State of Global Logistics & Trends to Watch

“Don’t overthink transportation and logistics.  That’s our job”, cites Ryder’s third party transportation and logistics group.

Freight forwarding, air and sea freight expect high growth in these trade lanes.  Meanwhile, motor carriers, express shippers, warehousing, environment and ethics all play a role in the state of Global Logistics.

Here are some trends to watch:

  • Trucking sees its best carriers gear up for a hot freight market shaped by tight capacity for equipment and labor. We are short 50,000 truck drivers this year. More than ever, carriers have and are planning investments of a high magnitude and more strategic operations to best serve their shippers during the huge boom in business, driven by 3PLs, extraordinary growth and e-commerce on line sales growth.
  • Parcel growth trends are causing logistic operations to re-adjust to ever-shifting changes like surcharges, based on established factor of dimensions and weight, and new entrants to the market, especially in last mile deliveries.
  • Resources are tight and customer expectations are high, thereby making logistics more important than ever to an organization’s success, profitability and ability to serve customers. These events are creating a tight TL (truck load) Market with respect to capacity and rising rates.
  • “Uber for freight”. “On-demand” trucking is caught up in stiff competition to develop mobile apps to match an available truck with a pending load, and the stakeholders are well funded.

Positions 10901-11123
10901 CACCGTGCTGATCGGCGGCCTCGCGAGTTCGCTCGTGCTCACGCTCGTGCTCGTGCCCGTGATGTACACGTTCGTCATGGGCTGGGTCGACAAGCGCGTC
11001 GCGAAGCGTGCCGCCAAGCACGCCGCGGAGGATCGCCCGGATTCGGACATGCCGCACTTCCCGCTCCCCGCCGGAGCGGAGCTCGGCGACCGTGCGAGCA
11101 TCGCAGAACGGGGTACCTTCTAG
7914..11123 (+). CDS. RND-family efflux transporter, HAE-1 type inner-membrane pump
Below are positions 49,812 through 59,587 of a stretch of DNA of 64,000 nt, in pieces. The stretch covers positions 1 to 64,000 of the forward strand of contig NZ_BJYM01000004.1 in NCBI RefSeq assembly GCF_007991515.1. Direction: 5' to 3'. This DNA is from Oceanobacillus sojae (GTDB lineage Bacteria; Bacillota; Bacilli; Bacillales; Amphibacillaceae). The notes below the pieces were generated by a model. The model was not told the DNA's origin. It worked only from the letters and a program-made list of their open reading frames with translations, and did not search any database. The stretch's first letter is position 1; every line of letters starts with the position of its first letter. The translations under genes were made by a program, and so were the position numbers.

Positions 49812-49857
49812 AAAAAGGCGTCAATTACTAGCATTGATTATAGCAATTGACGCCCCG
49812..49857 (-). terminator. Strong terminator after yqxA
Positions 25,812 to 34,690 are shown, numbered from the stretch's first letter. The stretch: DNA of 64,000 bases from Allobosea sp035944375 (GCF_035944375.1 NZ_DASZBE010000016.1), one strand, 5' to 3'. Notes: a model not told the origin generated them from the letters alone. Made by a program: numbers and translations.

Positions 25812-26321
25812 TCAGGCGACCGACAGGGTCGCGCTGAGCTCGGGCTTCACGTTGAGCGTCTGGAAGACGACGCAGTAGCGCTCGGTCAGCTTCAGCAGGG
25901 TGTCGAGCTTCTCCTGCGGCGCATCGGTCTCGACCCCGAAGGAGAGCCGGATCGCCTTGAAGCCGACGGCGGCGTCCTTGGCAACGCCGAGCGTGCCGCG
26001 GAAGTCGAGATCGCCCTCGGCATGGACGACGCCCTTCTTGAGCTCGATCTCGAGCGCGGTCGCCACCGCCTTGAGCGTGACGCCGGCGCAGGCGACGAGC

• Tariffs … cross-border trade … political bluster aside, no matter who’s in the White House, logistics professionals on all sides of the border concur that careful planning, attention to detail and good partnerships are all key to efficient cross-border transit. Preparation and experience pay off.

Other fascinating points of interest include more automation which can increase storage density in a warehouse and reduce labor overheads thereby also reducing the need for more labor in already tight markets.

On-demand delivery | ride-hailing will cause its version of disruption in the trucking industry wherein companies buy and sell space on trucks pushing utilization up and costs down.

In the parcel delivery segment of the market, which is growing in leaps and bounds, there are crowd-sourced last-mile delivery services allowing commuters, taxi drivers and students to pick up parcels and drop them as part of their regular journey.

And lastly, voice recognition technology in the warehouse in concert with a company’s Warehouse Management System (WMS) helps to assess orders coming in, create optimal batches and pick paths with less walking, leading to more picking.  For example, Talbots, one of the largest women’s fashion retailers in the U.S., had experienced 150 mispicks a day in one of their Distribution Centers. They added Voice Recognition which resulted in decreasing the number of mispicks to single digits. This case study improved Talbots productivity and accuracy while reducing warehouse employee training time.  “We have sustained 12% growth in our Direct-to-Consumer Business”, according to their General Manager.

Understanding these trends can help you differentiate yourself as a Logistics and Transportation Real Estate Broker/Advisor.  How rent figures into the calculation, given the high rates projected, is yet to be fully understood; but, likely not detrimental to making deals since freight costs have always been about 55% of the clients’ total occupancy costs and real estate only 5% – 10%.

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